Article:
Tag Archives: Le Pen

The French Right Marches against Gay Marriage

I live in North Carolina, a state governed by Christian extremists who have banned gay marriage and fear that the federal government is a leftist dictatorship intent on taking away their rights. Last week, I returned to Paris for the first time in two years and, on Sunday, was fortunate enough to witness a mass demonstration—of Christian extremists who oppose gay marriage and believe that France is governed by a leftist dictatorship intent on taking away their rights.

Manif pour tous, 05-26-13 023Sunday’s gathering was the latest in a series of protests against the legalization of same-sex marriage. This one was unusual in that it occurred after President François Hollande had promulgated the legislation—known as the “Taubira law,” after Christiane Taubira, France’s justice minister—on May 17. Hollande himself had dubbed the initiative “le marriage pour tous”—“marriage for everyone.” In reply, Sunday’s event called itself a “manif pour tous”—a “demonstration for everyone.” In this way, the organizers sought capitalize on polls suggesting that a narrow majority of the French public opposes the law. They also went out of their way to present themselves as positive and inclusive, insisting, at least officially, that they were not gay-bashers. They showcased, for instance, several gay participants who favor civil unions but not marriage for same-sex couples. Continue reading


Who Will Be the New Face of the French Right? Part I: Jean-François Copé

What does it mean to be “on the right”? In France, this question has long been debated. The great political scientist René Rémond famously saw the right in France as torn between a series of apparently contradictory positions: secularism and clericalism, authoritarianism and liberalism, statism and anti-statism. In recent decades, the French right has seemed similarly fractured, in ways that both perpetuate and depart from its earlier cleavages. It can espouse free-market capitalism but also “economic patriotism,” European integration as well as national sovereignty, republican tolerance but also rabid xenophobia. In particular, the French right has been dogged by the persistent problem of its relationship with the National Front (Front national, or FN). Does the Le Pen family party ultimately share many of the mainstream right’s values, only expressing them in more virulent terms? Or is the FN’s identity sui generis, as distinct from the center right as the latter is from the left? Continue reading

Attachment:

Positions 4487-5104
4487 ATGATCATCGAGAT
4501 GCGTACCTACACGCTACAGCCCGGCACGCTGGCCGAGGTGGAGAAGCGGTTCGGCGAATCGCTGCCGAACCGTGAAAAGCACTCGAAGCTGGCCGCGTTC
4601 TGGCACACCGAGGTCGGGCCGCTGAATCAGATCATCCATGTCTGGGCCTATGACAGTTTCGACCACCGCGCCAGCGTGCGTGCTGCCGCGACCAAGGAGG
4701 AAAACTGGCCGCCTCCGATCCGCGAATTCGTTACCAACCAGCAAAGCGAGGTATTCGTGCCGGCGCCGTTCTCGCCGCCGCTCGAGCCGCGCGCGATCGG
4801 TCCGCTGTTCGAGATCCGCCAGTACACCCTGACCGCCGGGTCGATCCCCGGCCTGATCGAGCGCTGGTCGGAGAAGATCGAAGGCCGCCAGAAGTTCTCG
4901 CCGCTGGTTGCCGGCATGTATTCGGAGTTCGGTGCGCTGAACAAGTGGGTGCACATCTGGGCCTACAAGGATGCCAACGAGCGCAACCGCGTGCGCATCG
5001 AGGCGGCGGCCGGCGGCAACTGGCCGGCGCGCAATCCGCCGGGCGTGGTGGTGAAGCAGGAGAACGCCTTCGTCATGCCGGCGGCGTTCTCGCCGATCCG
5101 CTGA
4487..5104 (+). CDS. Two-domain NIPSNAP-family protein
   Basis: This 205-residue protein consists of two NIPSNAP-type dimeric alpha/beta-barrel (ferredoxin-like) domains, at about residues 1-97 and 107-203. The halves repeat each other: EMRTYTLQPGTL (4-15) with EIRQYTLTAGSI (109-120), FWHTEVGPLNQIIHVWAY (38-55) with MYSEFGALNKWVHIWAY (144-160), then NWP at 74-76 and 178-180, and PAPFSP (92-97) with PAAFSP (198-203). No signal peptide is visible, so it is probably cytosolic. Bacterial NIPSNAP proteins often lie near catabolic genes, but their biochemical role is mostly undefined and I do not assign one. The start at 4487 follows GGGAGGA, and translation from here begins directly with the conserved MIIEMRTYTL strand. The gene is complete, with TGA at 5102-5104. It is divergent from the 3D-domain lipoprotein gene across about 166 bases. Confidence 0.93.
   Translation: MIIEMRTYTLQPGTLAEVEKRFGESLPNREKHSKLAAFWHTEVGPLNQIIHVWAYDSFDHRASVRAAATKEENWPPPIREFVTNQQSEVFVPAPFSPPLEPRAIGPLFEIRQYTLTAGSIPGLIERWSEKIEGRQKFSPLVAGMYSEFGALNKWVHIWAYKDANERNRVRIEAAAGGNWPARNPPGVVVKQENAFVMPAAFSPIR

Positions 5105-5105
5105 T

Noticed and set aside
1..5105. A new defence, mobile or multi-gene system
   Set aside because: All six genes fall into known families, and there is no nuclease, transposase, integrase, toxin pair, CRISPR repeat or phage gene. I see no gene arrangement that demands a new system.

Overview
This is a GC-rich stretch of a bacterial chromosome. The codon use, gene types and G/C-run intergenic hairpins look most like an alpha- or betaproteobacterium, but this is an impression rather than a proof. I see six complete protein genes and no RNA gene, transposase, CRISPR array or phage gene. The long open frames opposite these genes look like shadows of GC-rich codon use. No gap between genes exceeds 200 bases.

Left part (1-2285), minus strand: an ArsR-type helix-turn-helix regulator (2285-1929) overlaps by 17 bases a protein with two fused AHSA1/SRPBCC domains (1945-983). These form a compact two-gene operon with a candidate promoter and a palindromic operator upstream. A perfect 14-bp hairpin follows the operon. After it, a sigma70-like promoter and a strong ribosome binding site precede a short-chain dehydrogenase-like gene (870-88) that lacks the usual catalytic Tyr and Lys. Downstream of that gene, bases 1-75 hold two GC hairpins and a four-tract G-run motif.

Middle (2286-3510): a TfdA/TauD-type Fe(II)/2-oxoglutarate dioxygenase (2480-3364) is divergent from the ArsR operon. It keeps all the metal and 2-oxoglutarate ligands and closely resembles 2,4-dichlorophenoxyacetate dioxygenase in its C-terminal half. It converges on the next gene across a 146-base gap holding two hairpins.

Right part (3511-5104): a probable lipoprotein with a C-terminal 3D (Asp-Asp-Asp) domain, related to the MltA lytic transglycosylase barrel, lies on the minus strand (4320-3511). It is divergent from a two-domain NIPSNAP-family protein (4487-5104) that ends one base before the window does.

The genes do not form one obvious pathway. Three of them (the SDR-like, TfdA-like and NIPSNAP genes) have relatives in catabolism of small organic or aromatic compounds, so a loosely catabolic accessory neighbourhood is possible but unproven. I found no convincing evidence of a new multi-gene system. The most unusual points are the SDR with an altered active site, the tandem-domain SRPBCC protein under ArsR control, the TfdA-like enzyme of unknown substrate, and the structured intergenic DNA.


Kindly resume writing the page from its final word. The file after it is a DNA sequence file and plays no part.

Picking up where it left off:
French Politics after the Parliamentary Elections

Last Sunday, June 17, the French—well, some of them (voter abstention was unusually high)—went to the polls for the fourth time in 2012, bringing the year’s election season (two rounds for president and another two for the parliament’s lower house) to a close. As a result, France has a new president, a new government, and a new National Assembly. Now that the campaigning is over, are there any general conclusions to be drawn about the 2012 cycle? Americans like to glean election results for signs of “realignments.” Do France’s elections over the past two months show evidence of shifting political tides?

In many ways, the French political landscape looks remarkably stable: this year’s elections were, for the most part, classic left-right contests. If anything, it could be argued that France’s famously fragmented political spectrum has become streamlined, evolving towards an almost “Anglo-Saxon” system of bipolarization. Yet this is, I think, somewhat misleading. The 2012 elections have occurred in the midst of a major international crisis (the Eurozone meltdown and the prospect of a new recessionary dip) that has weakened the French economy, shaken its political class, and unsettled the country’s already tenuous sense of national identity. The left-right confrontation that prevailed in this year’s elections may look conventional, but in light of the circumstances, this familiarity is misleading: this traditional cleavage has played itself out in a context of considerable ideological uncertainty and partisan reconfiguration. Continue reading